Indeed Hiring Lab says: “The US labor market remains on fire. The flames may have receded a bit from the highs of the initial reopening of the economy, but demand for workers remains robust and workers are seizing new opportunities. By any measure, the new data from this report shows a tight, hot labor market.”
Ron Hetrick, a senior economist at labor market analytics firm Lightcast, told the New York Times: “The people shortage is systemic, and it’s fundamentally changing how businesses should prepare for economic slowdowns… If the U.S. does see some sort of recession in 2023, it will be less about persistent worker displacement and more about employers finally being able to fill the roles they’ve had open for the past several years.”
Many remain convinced that some form of slow down will be coming. When that happens remains the question.
Jerome H. Powell, the chair of the Federal Reserve, said in a speech on Nov. 30 that signs of elevated “labor market tightness emerged suddenly in mid-2021” and the balance between supply and demand in the labor market has yet to be restored. Powell said: “Looking back, we can see that a significant and persistent labor supply shortfall opened up during the pandemic—a shortfall that appears unlikely to fully close anytime soon.”
Powell points to a couple reasons for the gap between available employees and job openings. Some of the participation gap, he said, “reflects workers who are still out of the labor force because they are sick with COVID-19 or continue to suffer lingering symptoms from previous COVID infections ("long COVID").” But he also pointed to recent research by Fed economists that points to excess retirements, which might now account for more than 2 million of the 3.5 million shortfall in the labor force.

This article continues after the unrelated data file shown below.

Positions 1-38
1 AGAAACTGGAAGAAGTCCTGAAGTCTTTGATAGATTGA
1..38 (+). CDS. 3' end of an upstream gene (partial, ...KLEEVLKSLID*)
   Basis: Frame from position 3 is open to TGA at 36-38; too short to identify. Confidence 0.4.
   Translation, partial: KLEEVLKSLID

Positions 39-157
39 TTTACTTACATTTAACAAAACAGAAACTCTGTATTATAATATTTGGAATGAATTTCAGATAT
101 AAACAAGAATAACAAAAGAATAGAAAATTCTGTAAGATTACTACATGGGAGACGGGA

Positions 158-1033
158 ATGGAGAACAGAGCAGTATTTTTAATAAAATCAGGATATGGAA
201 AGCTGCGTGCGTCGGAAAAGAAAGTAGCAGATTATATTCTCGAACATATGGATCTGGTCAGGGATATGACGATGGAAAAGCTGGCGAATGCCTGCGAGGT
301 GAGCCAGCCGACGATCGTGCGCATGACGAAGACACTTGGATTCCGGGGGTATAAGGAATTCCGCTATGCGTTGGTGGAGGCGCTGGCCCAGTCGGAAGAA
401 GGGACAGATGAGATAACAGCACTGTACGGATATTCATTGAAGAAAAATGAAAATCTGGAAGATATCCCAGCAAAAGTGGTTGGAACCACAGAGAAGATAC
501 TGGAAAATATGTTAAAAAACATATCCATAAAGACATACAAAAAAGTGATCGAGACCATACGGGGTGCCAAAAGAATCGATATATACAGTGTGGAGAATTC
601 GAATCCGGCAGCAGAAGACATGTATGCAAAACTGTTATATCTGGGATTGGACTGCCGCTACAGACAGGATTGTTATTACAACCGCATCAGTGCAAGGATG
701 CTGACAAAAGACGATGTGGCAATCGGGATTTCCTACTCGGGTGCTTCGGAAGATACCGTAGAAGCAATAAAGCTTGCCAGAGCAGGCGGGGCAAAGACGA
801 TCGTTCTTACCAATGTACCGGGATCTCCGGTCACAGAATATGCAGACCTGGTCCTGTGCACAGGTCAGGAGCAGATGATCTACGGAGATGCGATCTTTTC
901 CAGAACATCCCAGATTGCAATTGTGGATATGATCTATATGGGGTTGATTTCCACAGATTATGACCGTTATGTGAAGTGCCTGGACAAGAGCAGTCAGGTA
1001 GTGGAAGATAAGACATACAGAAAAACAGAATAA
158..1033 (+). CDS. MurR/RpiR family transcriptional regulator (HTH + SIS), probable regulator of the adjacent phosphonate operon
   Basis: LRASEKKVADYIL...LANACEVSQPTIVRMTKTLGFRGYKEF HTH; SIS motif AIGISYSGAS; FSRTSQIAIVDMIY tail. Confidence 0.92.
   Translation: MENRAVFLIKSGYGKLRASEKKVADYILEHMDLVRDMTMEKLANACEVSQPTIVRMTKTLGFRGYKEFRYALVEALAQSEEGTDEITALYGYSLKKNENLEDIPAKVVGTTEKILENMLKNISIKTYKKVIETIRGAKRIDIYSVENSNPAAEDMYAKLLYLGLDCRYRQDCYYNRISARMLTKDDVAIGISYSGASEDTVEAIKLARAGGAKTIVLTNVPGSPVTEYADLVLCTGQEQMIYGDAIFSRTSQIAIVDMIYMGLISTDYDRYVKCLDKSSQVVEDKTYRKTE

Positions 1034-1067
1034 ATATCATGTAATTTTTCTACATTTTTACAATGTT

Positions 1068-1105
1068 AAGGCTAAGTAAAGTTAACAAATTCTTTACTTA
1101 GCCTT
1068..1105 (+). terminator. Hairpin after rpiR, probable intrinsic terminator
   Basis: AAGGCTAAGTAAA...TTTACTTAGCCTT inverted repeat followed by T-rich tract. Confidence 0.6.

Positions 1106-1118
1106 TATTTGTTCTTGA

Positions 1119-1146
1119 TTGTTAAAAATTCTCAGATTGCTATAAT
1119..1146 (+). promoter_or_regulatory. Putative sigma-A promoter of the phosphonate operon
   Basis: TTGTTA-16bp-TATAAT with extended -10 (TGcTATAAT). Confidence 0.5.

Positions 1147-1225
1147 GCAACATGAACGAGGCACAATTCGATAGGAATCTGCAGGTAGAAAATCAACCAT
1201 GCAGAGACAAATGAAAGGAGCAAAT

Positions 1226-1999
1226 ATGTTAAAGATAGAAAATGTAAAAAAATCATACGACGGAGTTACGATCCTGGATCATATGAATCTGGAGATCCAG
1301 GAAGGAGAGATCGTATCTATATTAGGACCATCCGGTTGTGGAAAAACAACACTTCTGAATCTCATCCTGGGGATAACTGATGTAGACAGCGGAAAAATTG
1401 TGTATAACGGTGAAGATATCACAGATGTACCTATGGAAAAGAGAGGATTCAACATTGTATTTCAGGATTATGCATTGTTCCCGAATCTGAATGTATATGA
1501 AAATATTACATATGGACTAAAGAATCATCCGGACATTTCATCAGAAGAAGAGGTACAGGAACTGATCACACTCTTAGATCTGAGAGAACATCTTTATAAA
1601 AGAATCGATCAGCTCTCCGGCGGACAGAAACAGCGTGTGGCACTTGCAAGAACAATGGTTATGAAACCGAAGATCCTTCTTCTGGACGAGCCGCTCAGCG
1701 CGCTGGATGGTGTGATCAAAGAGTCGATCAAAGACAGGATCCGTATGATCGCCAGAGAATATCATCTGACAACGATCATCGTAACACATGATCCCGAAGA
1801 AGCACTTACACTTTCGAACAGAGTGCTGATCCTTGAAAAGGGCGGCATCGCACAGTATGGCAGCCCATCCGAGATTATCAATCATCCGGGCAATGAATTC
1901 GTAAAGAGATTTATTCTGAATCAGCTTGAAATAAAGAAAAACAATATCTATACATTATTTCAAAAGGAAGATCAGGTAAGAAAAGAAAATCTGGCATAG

What does it all mean for employers and workers as 2023 begins?
It means “workers are expecting more money than ever on the job,” according to the latest data from the Federal Reserve Bank of New York’s Center for Microeconomic SCE Labor Market Survey. The lowest average wage Americans are willing to accept for a new job, according to the survey, increased from $72,873 in July to the highest reading ever -- $73,667 in November. The increase was most pronounced for respondents below age 45.
It also means workers want opportunities to learn new skills and management that cares about them, among other incentives.
If you’re a worker looking to make the most of your job search or represent a business and are looking for a partner to help you navigate the hiring market, contact Aerotek today.
Source: U.S. Bureau of Labor Statistics, JOLTS Report for November 2022
Spotlight: The Aerotek Take
“Rumors of the labor market’s demise are greatly exaggerated. We continue to see high demand for talent from employers and workers are on the move. As competition remains high, it’s critical that both businesses and talent have a partner on their side throughout the hiring process. Like every year, 2023 will include its labor market ebbs and flows. Our job is to help steady the boat and allow our clients and contractors to focus on long-term growth.”
Bill Ruff, Vice President of Strategic Sales